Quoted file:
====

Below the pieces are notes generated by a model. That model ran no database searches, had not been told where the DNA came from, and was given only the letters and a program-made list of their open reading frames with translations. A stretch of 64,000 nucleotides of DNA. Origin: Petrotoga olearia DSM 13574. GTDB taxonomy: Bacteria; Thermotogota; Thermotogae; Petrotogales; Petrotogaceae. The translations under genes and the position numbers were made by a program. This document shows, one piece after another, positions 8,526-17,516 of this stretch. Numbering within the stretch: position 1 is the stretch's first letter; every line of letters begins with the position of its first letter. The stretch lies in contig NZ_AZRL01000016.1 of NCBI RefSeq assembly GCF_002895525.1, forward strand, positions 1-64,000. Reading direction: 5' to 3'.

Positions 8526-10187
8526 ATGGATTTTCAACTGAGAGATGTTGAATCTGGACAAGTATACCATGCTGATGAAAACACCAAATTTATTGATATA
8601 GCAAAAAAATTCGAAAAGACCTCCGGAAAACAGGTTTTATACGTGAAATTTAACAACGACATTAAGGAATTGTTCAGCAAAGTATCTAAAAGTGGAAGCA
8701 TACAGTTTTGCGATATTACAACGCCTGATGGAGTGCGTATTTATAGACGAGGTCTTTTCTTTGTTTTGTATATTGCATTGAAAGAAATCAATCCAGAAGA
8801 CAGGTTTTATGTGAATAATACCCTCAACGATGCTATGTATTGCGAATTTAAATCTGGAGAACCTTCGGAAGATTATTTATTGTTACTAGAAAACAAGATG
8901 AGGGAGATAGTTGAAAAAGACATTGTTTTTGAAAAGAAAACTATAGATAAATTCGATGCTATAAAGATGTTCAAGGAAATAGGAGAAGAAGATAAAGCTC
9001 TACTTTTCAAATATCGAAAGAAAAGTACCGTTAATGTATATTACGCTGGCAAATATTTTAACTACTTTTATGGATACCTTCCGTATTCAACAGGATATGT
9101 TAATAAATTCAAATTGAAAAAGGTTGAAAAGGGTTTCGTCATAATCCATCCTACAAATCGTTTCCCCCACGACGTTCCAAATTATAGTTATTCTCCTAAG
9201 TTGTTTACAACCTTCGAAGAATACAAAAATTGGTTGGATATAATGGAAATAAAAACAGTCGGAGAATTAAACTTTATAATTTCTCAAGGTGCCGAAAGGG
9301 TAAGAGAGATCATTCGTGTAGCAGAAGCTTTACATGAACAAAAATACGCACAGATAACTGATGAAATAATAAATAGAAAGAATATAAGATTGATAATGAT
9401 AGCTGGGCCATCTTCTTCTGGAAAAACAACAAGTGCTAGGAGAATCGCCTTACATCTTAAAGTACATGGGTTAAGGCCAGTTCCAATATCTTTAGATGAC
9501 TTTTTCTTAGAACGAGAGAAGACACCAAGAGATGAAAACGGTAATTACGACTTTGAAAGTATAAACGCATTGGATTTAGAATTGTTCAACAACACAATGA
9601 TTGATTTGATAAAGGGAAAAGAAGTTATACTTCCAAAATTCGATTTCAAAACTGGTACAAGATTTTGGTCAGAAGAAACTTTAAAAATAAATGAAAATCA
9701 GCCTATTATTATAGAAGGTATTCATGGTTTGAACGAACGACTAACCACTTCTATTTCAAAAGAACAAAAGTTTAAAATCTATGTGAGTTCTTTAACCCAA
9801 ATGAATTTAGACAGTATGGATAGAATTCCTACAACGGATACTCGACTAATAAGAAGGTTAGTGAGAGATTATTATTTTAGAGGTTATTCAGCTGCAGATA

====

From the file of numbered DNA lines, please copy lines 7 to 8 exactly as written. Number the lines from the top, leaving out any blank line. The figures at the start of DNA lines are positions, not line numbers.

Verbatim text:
8901 AGGGAGATAGTTGAAAAAGACATTGTTTTTGAAAAGAAAACTATAGATAAATTCGATGCTATAAAGATGTTCAAGGAAATAGGAGAAGAAGATAAAGCTC
9001 TACTTTTCAAATATCGAAAGAAAAGTACCGTTAATGTATATTACGCTGGCAAATATTTTAACTACTTTTATGGATACCTTCCGTATTCAACAGGATATGT